to the financial aid office at Munson Medical Center, which paid the
bills with funds set aside for the indigent.
Ockert said his sight was the next big hurdle. One day while walking
to the Goodwill Inn on Keystone Road from downtown Traverse City, he
lost his footing on a snow bank and his glasses went flying onto South
Airport Road and were crushed by a passing car. With no money, he just
went without glasses for four years, operating in a haze. Last year,
the excruciating headaches began.
Using the phone at the Goodwill Inn, he made an appointment at the
V.A. Hospital in Saginaw. His morning appointment required that he get
on the bus on LaFranier at 4:30 a.m. He arrived to the bus stop on
time, but there was no room for him on the packed bus.
“I should have gotten there earlier, but it’s hard to navigate a hill
in the middle of winter when you’re nearly blind.  So I had to
reschedule. I would call every week, every two days, but I wasn’t
making any progress. When you’re at the Goodwill Inn, you have to do a
certain number of things to get a place or a job. I wasn’t making
progress, partly because I couldn’t read. It was a spiral. Eventually
I was exited from there and I went to Safe Harbor.”
He asked for help at the Lion’s Club, which said they could help, but
he’d have to wait for a year.
“Apparently, Margaret had a different timeframe,” he said dryly. “She
told me, ‘This is just not right.’”

SURROUNDED BY HELP
Kelly found an ophthalmologist, Timothy Hanley, who offered to do the
surgery for about $3,000. Kelly also rallied others to help him out.
As a condition of the operation, for instance, Ockert had to find a
warm, dry place to recover for one week. Julie Greene, who works at
Bay Pointe Church as director of the compassion ministry, donated the
money for Ockert to stay at the Waterfront Inn. The Buddhist group
volunteered to drive him to his appointments (and chanted in support).
The Traverse City Lions Club paid for his examinations and his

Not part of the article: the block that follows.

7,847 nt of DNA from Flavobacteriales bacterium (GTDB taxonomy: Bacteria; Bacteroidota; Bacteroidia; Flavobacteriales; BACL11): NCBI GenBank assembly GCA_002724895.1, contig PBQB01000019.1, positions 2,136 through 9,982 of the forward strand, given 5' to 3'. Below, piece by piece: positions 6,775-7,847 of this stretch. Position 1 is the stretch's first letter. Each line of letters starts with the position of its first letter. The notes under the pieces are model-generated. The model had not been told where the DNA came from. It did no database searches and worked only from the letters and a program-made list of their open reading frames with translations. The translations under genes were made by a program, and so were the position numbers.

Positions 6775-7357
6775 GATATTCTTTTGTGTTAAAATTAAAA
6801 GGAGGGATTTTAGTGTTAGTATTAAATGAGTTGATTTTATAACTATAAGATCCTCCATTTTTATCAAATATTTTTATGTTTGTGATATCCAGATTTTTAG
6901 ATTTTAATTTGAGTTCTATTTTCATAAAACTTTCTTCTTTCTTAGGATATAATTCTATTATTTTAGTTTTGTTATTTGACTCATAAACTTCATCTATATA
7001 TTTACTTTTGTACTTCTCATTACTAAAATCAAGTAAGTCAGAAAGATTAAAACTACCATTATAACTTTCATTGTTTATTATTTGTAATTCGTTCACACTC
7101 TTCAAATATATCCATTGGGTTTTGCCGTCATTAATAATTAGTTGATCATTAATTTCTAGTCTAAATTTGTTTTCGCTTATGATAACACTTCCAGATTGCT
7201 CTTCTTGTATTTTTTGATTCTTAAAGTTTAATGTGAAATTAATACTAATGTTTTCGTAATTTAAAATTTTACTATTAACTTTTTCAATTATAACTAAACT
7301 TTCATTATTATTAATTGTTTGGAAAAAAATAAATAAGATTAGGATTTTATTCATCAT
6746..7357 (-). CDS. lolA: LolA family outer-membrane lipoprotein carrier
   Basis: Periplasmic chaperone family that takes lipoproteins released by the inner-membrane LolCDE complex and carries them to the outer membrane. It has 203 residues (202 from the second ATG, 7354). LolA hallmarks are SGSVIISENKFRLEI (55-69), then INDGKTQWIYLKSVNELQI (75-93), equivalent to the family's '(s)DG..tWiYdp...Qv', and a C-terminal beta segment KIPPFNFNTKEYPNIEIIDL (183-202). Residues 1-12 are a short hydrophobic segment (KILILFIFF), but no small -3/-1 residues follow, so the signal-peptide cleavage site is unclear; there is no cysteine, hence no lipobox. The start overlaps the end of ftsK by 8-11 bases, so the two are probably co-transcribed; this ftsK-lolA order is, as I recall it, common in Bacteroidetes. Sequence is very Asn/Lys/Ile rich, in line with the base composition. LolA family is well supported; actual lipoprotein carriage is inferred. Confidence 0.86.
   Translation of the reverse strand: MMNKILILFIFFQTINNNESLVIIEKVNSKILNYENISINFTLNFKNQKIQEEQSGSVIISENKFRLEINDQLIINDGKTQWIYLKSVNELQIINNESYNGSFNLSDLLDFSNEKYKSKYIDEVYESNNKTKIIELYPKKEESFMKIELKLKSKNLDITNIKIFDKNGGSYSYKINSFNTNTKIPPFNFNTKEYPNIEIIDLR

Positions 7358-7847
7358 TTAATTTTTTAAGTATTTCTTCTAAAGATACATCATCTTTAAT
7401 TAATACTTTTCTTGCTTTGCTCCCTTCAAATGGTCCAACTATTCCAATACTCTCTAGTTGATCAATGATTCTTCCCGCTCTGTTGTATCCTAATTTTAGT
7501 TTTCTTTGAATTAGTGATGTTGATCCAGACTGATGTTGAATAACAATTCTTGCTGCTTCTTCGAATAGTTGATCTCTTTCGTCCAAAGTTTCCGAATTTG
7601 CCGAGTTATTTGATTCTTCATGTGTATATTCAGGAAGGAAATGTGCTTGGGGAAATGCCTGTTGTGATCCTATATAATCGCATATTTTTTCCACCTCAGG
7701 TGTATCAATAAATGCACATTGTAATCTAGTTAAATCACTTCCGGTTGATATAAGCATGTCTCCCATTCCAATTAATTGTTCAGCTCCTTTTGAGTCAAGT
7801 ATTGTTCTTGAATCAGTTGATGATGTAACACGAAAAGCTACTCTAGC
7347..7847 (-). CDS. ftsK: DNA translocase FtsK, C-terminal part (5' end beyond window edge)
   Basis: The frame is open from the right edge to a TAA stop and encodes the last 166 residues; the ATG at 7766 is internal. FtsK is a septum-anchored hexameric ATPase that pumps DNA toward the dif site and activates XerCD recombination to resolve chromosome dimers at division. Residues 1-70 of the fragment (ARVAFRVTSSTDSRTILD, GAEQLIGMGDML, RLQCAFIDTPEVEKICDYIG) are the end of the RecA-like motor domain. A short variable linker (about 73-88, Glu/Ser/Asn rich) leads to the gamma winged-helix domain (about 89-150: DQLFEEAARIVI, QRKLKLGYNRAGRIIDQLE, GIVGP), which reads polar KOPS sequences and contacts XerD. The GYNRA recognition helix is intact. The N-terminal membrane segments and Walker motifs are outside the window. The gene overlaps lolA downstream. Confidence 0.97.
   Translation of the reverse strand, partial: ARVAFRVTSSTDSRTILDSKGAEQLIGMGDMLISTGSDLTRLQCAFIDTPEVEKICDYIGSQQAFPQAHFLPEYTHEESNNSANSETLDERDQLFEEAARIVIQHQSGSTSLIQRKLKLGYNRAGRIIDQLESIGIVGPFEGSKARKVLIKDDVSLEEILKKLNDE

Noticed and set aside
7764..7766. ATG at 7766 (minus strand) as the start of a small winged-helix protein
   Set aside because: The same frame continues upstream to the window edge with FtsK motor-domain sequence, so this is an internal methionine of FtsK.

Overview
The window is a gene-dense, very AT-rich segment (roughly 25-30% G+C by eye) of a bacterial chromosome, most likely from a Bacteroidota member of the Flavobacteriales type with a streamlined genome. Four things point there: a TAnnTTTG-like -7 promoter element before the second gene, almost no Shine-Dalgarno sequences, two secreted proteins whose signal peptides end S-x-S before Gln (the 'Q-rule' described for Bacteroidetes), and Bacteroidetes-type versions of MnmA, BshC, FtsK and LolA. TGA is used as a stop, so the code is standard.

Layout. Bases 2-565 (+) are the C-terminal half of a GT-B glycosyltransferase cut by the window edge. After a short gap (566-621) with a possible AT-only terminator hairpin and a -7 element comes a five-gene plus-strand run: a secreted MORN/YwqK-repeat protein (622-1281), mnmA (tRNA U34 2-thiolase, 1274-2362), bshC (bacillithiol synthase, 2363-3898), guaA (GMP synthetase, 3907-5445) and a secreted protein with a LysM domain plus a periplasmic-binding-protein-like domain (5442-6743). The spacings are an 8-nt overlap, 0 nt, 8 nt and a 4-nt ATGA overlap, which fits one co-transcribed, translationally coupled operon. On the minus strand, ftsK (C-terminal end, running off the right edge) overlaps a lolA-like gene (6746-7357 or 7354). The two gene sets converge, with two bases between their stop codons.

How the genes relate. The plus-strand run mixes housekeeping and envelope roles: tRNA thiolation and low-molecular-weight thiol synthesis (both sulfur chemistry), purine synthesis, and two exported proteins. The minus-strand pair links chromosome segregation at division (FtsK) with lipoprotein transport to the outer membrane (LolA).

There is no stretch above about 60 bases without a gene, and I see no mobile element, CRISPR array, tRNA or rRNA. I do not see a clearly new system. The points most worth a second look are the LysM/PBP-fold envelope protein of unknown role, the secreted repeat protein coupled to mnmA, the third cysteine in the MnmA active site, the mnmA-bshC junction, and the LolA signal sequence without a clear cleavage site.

glasses.
“He was surrounded by people who wanted to help him. At one point in
the universe, we were all on the same page,” Kelly said
Kelly, who had promised not to get involved, in fact, picked up the
entire doctor’s fee.
“Yes, she paid all of it. She gave me a great leap of hope and a big
debt of gratitude,” said Ockert, tearing up, as he told his story in
the library.
After the surgery, Ockert began standing taller, tucking in his shirt
and walking with confidence. He was finally able to see well enough to
complete the paperwork for affordable housing and now lives
comfortably in a Riverview Terrace apartment for $71 a month.
What Kelly asked for in return was for Ockert to pay it forward, and
that’s what he’s doing. He is trying to help other homeless people
develop enough skills to find a permanent home like he did.
Ockert also buys bags of caramel nips and passes them out to people to
give them a taste of cheer, although he admits some people find it
strange.
This story doesn’t end with a pat happy ending. Kelly said the
government is still struggling with the issue of health care.  She
argues that it should be a public right for all and people are
suffering.  Ockert, for example, has no molars, with just a handful of
teeth on his bottom jaw. “Eating is hard. I have to take my time,” he
said.
And the MRSA left his arm too weak to do most jobs. He lives on $272 a
month, but he is happy.
“The life philosophy of Buddhism is we promote happiness in others. I
have kept happiness in my mind and my heart even in the worst times,
and people see me as a happy-go-lucky person. During all the
struggles, people were observing me as a Buddhist, and I had to
promote my countenance as a Buddhist.
“To me, homeless people are not digits. They are human beings. They
have a course and a destiny and problems that put them in their
situation. Some fellas and gals got beat up and lost in the struggle
to make it, and decided they just wanted to drop out of that kind of
life.”
The irony of the story? No longer homeless, Ockert doesn’t get to many
book club meetings anymore. But you’ll still find him at the library,
talking to and helping the ones who do.